Could just imagine staying there many moons ago.

Final stop was the tea house for a tasty and well deserved homemade banana chocolate and pineapple cake with ice cold orange juices to wash it down.  We missed the ferry by seconds and were rewarded with a short sharp downpour, but it was nice to cool off.

Absolutely buggered so fish and chips were the call on the pier at the reasonably priced tasty Cuan Mor restaurant.

Gylen Castle

Rain. The only downside to camping in a ten year old tent. 

Adela held her doubts about the weather-proofness of said tent while I assured her if it leaked we would just jump in the car, unfortunately still 1 mile down the road since we couldn’t park on site. I could just imagine how fun that would be at 3 in the morning.

4.30am in the morning and “Cole its leaking!”. A single drop had managed to squeeze through and plopped on Adela’s cheek. I groggily told her just to shift over a bit. The tent held and we slept on.

As it was absolutely pouring in the morning we made a quick getaway from the campground and hit the tourist route. We managed to fit in MacCaig Tower with stunning views over Oban and is a must, even if the climb up is a steep one.

Along the coast, within a short walk or cycle is the overgrown Dunollie Castle perched on the northern entrance of the harbour. 

Following another tasty feed, this time at Dolce Vita cafe for a big brekky and amazing deluxe hot chocolate we took off back to Edinburgh. The final stop being Dunstaffnage Castle (15 mins out of Oban) which is great for getting up on top of the battlements to look over the harbour. An indomitable structure that was built over 800 years ago on the skinny peninsular.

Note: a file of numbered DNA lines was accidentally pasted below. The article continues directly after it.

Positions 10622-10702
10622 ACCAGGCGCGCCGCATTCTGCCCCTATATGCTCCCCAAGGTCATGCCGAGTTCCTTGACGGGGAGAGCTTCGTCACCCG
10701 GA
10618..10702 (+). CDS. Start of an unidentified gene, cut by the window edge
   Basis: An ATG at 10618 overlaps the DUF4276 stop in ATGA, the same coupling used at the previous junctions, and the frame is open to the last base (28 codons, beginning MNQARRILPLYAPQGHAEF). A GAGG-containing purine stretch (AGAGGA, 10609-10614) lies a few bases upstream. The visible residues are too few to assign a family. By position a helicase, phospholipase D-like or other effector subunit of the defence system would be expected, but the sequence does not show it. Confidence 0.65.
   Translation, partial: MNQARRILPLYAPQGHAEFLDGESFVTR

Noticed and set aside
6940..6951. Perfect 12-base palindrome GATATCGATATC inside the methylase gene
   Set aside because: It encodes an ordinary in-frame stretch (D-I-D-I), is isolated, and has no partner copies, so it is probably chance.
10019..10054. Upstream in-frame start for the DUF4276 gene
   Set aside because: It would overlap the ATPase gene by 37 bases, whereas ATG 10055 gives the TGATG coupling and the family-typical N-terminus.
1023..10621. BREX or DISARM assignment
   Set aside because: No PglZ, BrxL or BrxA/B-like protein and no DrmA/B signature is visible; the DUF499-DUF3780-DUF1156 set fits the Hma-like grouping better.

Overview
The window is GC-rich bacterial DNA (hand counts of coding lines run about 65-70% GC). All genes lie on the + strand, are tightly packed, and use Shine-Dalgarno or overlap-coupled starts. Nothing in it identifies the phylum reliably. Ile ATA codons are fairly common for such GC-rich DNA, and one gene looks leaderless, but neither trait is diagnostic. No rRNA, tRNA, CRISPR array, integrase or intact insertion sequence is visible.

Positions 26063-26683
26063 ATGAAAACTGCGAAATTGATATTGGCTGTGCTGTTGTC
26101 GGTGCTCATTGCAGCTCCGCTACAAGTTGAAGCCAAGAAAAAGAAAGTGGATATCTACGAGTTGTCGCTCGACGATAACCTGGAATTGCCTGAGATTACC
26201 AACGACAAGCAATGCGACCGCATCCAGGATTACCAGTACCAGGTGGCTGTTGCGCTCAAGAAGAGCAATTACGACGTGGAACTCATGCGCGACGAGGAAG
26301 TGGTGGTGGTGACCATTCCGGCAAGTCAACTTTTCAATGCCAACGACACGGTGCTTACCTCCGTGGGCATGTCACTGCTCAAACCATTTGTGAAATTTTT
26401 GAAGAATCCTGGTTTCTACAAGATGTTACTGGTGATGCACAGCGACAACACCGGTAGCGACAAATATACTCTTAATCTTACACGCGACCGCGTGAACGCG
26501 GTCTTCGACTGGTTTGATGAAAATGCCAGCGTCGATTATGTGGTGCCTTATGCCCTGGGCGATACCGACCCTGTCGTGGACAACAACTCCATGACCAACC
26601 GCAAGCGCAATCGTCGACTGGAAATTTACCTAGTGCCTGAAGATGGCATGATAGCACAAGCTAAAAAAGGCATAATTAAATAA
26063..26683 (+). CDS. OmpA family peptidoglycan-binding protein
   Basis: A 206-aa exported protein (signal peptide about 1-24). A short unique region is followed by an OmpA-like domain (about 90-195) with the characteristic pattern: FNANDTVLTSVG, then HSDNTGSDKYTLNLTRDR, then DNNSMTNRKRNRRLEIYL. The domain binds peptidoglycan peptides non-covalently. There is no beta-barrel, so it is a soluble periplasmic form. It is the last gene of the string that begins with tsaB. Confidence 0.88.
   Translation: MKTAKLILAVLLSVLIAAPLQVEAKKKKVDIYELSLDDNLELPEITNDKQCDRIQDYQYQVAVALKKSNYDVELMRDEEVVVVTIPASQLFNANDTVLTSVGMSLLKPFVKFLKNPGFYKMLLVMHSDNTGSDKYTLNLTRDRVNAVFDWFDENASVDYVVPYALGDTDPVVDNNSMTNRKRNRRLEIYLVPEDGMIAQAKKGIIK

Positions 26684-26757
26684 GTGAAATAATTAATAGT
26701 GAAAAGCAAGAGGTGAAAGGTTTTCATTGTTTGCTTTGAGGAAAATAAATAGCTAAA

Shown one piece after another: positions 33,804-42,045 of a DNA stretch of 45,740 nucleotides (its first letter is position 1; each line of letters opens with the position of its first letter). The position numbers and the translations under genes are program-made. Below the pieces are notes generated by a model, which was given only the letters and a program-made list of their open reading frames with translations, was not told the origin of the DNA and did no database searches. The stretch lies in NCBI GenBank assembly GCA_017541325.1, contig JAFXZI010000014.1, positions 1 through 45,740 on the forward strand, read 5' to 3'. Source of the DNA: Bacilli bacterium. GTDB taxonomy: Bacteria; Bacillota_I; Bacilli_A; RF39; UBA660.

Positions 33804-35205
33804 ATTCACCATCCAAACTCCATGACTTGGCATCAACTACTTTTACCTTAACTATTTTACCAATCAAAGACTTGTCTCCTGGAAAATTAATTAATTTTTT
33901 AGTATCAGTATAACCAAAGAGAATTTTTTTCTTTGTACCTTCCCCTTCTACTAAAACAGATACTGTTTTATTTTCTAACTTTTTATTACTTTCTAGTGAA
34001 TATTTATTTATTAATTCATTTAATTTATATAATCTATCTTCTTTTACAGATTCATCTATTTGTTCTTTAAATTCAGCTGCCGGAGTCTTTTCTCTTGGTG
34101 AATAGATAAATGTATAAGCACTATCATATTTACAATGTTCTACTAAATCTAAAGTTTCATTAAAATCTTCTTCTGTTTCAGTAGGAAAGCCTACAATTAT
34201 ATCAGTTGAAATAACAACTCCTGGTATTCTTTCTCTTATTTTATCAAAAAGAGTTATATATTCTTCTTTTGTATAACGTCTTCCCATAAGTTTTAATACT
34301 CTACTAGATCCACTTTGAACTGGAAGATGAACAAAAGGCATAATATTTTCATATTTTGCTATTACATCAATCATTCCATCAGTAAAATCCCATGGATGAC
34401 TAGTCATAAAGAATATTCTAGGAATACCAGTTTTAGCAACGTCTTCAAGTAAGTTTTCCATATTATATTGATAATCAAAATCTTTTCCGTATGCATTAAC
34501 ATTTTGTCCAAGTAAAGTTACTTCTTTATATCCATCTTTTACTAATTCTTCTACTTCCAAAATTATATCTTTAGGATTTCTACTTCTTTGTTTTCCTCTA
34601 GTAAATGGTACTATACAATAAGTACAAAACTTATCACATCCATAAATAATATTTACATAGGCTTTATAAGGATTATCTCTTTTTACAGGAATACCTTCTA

Its amazing to think that NZ was not even inhabited then!

Dunollie Castle in the rain

In Summary – The Top 10 to do in Oban :

  1. A walk or cycle on the Island of Kerrera (even if its only for the cakes at the end);
  2. Fish and Chips on the pier as it is billed as the seafood capital of the world;
  3. Dunollie Castle;
  4. MacCaig’s Tower with its stunning views out to the other Islands and over Oban;
  5. Dunstaffnage Castle;
  6. A cycle along the coastline taking in the secluded beaches including Ganavan Beach;
  7. The Oban Distillery for a wee dram;
  8. Sea kayaking (which we planned to do on Sunday if it didn’t rain);
  9. Relax with no worries;
  10. And last but not least… The Island of Kerrera (it’s so good it gets on here twice).
If you have been to Oban then let us know your Top 10 to do in Oban in the comments below.

About the Author ()

Cole is one half of New Zealand's leading adventure travel blogging couple who have been wearing out their jandals around the world since 2009. He loves any adventure activities and anything to do with the water whether it is Surfing, Diving, Swimming, Snorkeling or just lounging nearby on the beach. You can follow Cole on Google+. Or consider following us via RSS Feed, Twitter, Facebook and subscribe to our Newsletter.